10 of the Greatest boxing films ever

James Oliver

Sink your teeth into our favourite boxing films of all time...

No sport—not football, not tennis, nor even crown green bowls—has inspired as many good movies as boxing; while most sports can muster one or two classics, boxing has a whole hall of fame's worth. Only baseball comes even remotely close (and that doesn't really count since it's basically just rounders).

With Creed 2 about to enter the ring for a crack at the heavyweight box-office title, let's get in the mood with some of the great champions from times past. All of them pack quite a punch, and one or two deliver knock-out blows. So if you're ready, seconds out...

 

Battling Butler

If we're doing this in chronological order then round one must be this comedy, in which the great Buster Keaton takes to the ring to win the affections of a young lady and never once drops his poker face. Keaton's sometime sparring partner Charlie Chaplin was himself not averse to a spot of boxing in his films (most famously in City Lights) but Buster easily outfights him here for a clear first-round knock-out.

 

Body and Soul (1947)

Boxing fans like to call their sport “the sweet science” which is a pretty name for such a violent sport. But if you think what's out-front is brutal, then that's nothing compared to what goes on behind the scenes, what with corruption and abuse and all. Not quite the Queensberry Rules, in other words.

Things like that are why it became so popular with left-wing writers, who knew a good metaphor when they saw it; Body and Soul was written by Abraham Polonsky, later blacklisted as one of the “Hollywood Ten”. It's about boxing, but also about exploitation: the title is what the champ sacrifices on his way to the top.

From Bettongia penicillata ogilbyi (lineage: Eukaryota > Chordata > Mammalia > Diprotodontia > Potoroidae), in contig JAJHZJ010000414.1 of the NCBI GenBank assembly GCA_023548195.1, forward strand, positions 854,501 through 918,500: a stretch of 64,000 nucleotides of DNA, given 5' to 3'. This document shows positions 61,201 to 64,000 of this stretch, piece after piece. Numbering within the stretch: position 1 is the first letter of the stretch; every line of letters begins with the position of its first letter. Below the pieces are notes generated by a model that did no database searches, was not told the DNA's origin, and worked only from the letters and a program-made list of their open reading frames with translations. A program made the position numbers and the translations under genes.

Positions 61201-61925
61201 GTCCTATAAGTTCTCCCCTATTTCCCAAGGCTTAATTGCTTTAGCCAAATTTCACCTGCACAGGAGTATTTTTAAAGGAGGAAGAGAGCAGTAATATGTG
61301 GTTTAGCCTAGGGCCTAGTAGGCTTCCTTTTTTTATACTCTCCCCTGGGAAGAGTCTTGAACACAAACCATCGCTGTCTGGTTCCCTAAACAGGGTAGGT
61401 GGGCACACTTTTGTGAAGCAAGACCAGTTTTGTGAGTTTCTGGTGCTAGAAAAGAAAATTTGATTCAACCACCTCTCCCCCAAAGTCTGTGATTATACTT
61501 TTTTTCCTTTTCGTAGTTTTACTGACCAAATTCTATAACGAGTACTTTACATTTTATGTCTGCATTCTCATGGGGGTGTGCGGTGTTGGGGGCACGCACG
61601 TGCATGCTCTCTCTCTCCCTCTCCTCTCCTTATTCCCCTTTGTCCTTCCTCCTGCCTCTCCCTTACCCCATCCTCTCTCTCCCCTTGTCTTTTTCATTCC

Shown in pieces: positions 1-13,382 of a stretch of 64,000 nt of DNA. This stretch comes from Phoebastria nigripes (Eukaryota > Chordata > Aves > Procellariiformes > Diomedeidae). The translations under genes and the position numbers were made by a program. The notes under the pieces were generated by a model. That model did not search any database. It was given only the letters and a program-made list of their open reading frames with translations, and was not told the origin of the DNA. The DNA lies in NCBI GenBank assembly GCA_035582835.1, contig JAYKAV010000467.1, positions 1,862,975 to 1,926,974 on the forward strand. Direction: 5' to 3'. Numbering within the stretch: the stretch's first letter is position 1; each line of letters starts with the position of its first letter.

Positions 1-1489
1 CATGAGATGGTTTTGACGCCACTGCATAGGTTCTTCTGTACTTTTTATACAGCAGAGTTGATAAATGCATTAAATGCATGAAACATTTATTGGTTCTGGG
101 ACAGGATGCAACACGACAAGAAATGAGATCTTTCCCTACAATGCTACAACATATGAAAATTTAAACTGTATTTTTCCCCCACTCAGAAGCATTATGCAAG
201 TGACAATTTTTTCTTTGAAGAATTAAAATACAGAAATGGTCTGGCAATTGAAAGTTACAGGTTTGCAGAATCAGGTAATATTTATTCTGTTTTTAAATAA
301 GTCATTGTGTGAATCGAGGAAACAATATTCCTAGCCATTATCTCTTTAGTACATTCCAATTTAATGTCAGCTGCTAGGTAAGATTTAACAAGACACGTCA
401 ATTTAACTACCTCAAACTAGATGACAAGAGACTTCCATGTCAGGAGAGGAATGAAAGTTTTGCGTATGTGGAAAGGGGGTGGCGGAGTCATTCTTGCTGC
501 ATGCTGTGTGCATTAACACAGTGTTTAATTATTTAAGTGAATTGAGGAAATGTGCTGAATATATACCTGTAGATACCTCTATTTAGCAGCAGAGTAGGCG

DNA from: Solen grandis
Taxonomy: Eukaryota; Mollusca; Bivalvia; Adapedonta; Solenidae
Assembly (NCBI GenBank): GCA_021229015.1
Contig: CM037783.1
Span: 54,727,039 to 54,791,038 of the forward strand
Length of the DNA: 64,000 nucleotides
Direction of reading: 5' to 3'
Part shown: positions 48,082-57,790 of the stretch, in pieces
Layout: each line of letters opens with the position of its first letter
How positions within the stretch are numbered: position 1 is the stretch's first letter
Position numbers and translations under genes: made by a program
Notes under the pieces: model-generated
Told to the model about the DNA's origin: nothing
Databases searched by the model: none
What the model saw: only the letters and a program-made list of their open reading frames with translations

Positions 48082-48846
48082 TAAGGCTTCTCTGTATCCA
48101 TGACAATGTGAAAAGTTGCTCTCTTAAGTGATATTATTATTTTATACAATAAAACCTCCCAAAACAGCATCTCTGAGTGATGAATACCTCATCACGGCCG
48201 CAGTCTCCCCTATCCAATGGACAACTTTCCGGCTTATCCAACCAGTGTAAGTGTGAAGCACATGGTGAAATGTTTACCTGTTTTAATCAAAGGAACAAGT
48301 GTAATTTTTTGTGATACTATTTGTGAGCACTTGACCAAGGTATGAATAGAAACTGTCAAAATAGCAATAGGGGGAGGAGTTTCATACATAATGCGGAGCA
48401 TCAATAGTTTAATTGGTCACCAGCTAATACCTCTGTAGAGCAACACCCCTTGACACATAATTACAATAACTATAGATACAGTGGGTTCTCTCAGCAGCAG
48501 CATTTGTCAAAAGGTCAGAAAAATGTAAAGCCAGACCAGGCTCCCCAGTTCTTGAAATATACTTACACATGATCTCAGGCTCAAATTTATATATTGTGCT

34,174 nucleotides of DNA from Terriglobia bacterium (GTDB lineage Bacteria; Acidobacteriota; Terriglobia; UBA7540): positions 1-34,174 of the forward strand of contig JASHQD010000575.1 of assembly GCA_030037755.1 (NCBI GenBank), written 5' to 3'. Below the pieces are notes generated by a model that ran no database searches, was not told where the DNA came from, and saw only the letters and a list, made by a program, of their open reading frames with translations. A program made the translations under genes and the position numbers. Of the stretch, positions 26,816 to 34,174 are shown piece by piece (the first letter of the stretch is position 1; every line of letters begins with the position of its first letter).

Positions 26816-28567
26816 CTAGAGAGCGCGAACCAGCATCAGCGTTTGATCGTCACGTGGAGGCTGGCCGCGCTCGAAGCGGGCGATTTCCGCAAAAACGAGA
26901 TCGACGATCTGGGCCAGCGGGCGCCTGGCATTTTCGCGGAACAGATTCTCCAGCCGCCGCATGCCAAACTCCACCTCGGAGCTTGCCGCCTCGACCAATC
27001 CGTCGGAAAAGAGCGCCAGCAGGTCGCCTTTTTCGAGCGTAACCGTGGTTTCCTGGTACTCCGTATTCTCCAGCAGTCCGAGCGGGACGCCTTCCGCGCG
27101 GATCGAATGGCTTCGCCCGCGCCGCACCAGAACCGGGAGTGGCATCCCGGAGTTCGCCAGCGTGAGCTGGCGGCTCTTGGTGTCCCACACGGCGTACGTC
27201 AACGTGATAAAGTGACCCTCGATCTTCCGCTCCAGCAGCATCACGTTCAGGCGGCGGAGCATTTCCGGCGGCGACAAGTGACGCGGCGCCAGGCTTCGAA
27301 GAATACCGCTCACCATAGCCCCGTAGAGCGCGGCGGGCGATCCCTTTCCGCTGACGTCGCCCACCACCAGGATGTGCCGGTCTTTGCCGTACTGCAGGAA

The Set-Up (1949)

While most sport movies celebrate glory, it's a curiosity of boxing movies that they more usually feature its opposite. The Set-Up is a prime example; set in a seedy resort with the horribly ironic name “Paradise City”, it's about “Stoker” Thompson, a fighter on his last legs. The Mob see a chance to make a buck and tell his manager he's to take a dive. But Stoker is a proud man, maybe too proud for his own good.

Director Robert Wise later made The Sound of Music but this is a whole different game. Tough, brutal but ultimately humane, it's helped immeasurably by the greatest performance by one of the greatest film actors; Robert Ryan was never a fully-fledged star but few actors have ever commanded the screen so well as this film demonstrates to perfection. This is the best Boxing film. Fact.

 

The Harder They Fall (1956)

Here's another bout of socially-engaged pugilism, laying bare the sheer venality of the fight game; Humphrey Bogart—in his last film role; he does not look well—plays a sometime journalist hired by a boxing promotor to do PR, obliging him to confront the stench that emanates from the sport he loves.

Boxing has cleaned itself up since then; the corporations elbowed the small-time hoods aside. Say what you will about corporations; they might be rapacious, but at least they're legally rapacious.

 

Fat City (1972)

Before becoming a champion filmmaker, John Huston (he made The Maltese Falcon and The African Queen, amongst others) turned his hand to an assortment of trades including—so he said—a spell as a prize fighter.